Indeed, in my own notes I quoted a floor speech of his from 2013 in which he said that rising numbers of Americans with little education and little to no job skills were “creating a permanent underclass” and that “the best anti-poverty program is a paycheck.” I agreed, and I hoped to address this with more education and job training, if confirmed.
Additionally, while we both recognized that free trade could benefit everyone, we agreed that it was important to negotiate better trade deals with an eye toward protecting the working class from the pain those deals can bring.
Meeting with Senator Al Franken from Minnesota proved to be a strange experience. It was almost as if I met with two different people. At the outset, he seemed to make it a point to be as obnoxious as possible. I wasn’t even treated to the legendary wit that made him so famous on late-night TV. He just seemed to be in a foul mood.
When I mentioned my interest in additional vocational training and apprenticeship programs, his reaction, to my surprise, was to take offense. “I introduced a bill on that in 2013,” he informed me, haughtily demanding, “How could you come in here without knowing that?” I apologized for the oversight but added that now I knew of his interest in that area and I hoped we could work together on these initiatives under the Trump administration. To that, he was noncommittal.
Midway through our meeting Senator Franken was called out of the room. When he returned, his demeanor had done a 180-degree turn. He was more jovial and interested, and the second half of our meeting went much better than the first. I don’t know what caused the change in demeanor, but whatever happened certainly gave me a break!
Perhaps he decided that since we already agreed on at least one key issue, maybe it was time to stop being so hostile. Senators often use a carrot-and-stick approach to these interviews. Franken may have thought he had used the stick enough and needed to inject a little carrot into the interview. I mentioned that his fellow Saturday Night Live alumnus Dennis Miller and I were friends, and the mood lightened considerably. I was sure the senator would vote against me, but I thought we might actually be able to work together.
Sadly, Senator Elizabeth Warren from Massachusetts offered little in the way of surprises.
Senator Warren seemed to have made up her mind about what I believed, and nothing I said could have swayed her. She expressed concern with what she assumed was my opposition to increasing the minimum wage, an opposition fabricated by the left-wing press and subsequently repeated in her book despite our meeting. I had to explain to her that I had never opposed raising the minimum wage. In fact, I thought it should be raised, but I was opposed to raising it to the point where it would kill entry-level jobs.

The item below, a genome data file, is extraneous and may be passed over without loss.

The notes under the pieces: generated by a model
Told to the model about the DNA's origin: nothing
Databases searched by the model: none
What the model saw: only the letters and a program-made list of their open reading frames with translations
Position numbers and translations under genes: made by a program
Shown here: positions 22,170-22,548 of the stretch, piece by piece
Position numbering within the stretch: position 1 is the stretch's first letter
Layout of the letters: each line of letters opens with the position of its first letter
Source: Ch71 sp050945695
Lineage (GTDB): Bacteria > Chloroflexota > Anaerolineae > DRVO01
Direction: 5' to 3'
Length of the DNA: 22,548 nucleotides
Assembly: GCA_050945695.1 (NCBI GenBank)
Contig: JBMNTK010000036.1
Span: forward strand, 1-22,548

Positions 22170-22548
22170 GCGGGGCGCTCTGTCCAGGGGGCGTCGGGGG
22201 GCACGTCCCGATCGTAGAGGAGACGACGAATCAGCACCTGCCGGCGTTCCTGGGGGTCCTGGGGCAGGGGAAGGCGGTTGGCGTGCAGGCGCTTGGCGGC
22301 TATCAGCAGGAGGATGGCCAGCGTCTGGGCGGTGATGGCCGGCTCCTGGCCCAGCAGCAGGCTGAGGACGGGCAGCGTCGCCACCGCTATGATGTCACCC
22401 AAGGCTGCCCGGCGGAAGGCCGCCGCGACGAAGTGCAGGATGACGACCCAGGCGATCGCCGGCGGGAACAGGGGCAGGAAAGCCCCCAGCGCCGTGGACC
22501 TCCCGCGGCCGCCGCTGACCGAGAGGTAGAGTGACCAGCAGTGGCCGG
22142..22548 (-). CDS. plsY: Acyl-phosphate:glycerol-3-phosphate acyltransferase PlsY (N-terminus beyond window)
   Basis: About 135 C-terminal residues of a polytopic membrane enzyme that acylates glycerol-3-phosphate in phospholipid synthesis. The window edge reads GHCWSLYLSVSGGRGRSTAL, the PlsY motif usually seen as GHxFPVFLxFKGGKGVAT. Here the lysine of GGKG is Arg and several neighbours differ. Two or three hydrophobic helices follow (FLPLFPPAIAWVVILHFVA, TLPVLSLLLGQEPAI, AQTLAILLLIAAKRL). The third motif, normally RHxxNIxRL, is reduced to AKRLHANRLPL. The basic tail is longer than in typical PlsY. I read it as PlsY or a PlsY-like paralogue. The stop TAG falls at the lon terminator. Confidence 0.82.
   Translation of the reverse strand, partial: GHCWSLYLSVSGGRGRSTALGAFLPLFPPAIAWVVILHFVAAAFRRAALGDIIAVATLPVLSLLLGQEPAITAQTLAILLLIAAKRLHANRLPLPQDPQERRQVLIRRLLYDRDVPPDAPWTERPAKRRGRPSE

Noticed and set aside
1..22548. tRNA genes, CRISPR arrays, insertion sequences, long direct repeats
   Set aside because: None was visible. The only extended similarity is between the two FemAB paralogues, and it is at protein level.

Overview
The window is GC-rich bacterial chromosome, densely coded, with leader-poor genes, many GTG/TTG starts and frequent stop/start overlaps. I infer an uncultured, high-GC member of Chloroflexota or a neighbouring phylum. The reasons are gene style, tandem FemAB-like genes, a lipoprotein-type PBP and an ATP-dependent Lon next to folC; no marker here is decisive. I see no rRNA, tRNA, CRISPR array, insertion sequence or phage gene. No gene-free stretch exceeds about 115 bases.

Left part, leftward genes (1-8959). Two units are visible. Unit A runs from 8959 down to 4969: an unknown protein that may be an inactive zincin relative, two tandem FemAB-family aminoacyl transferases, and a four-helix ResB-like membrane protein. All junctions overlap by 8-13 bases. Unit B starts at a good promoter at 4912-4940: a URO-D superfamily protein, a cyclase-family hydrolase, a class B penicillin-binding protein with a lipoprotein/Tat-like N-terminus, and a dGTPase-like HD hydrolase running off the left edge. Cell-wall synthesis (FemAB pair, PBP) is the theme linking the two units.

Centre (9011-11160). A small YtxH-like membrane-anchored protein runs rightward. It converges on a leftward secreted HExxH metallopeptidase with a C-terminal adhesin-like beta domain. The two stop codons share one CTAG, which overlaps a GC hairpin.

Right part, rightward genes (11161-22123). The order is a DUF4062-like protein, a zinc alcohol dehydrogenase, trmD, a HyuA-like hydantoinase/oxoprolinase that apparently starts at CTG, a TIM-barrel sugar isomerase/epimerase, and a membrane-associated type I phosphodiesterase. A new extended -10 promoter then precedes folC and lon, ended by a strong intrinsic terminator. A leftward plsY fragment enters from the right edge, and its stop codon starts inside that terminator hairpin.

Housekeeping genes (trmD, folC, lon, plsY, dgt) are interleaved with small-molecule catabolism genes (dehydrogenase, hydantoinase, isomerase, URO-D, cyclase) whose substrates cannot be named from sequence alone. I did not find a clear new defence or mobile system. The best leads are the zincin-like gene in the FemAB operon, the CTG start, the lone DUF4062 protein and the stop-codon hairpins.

Met with indignant skepticism, I told her that she could confirm this by speaking with anyone at the National Restaurant Association or the International Franchise Association as I had been trying to convince both organizations to get behind such a minimum wage increase for the past two years. I told her our differences on the issue were not on whether it should be raised but rather how much.
Taken aback, she then claimed there was no evidence that substantial minimum wage increases would kill American jobs. That’s simply untrue. Among other things, I referred her to a Congressional Budget Office report from 2014 where the CBO stated that increasing the minimum wage to $10.10 “would reduce total employment by about 500,000 workers.”1 She argued that this was just an average and that the CBO had actually given a range of possible outcomes that acknowledged the impact could be a “very slight reduction.”
I was intimately familiar with that report, and I knew she was cherry-picking data from the most favorable scenario among the many it discussed. I pointed out that the upper end of that range was the loss of one million jobs and that, as I had stated, the CBO’s projection was a loss of some five hundred thousand jobs. I explained that I felt it was safest, when forging policy, to consider the CBO’s actual estimate, but she refused to accept that.
Perhaps Senator Warren’s display of hostility was for the benefit of the two staffers who accompanied the senator and who had apparently been instructed to sit behind her with stony glares on their faces and glower unspeaking throughout the whole meeting. I made it a secondary objective to get at least one of them to crack, and by keeping the mood light, I did manage to get one to smile by the end.
At the same time as I was making my case to the senators one by one, the media was full of stories in which my opponents launched smear after smear against me, personally and professionally. They brought up the undocumented housekeeper my family had employed years ago. I thought that incident should have weighed in my favor, because once I realized her immigration status, I discharged her and then offered to help her document her status with the authorities. In other words, over five years before I had any thought of serving in public life, when it would have been easy for me to ignore the unlawful status of a worker in my home, I acted when that status came to light.
The negative media coverage continued to grow. In mid-January, Senate Minority Leader Schumer made it clear that I was “one of the Democrats’ biggest targets in the confirmation hearings.”2 The media heard him and continued to rehash allegations of spousal abuse that my ex-wife had made during our divorce almost thirty years ago.
The irony is that my former wife, Lisa, and I have a great relationship. Shortly after our divorce became final, Lisa acknowledged that the charges she had made were wholly untrue. She stated that she had made them at the behest of her lawyer, who thought they would give her an advantage in the divorce and who had a personal political vendetta against me. She repeated this in discussions with reporters and HELP Committee staff who called to speak with her.
- On Sale
- Apr 24, 2018
- Page Count
- 384 pages
- Center Street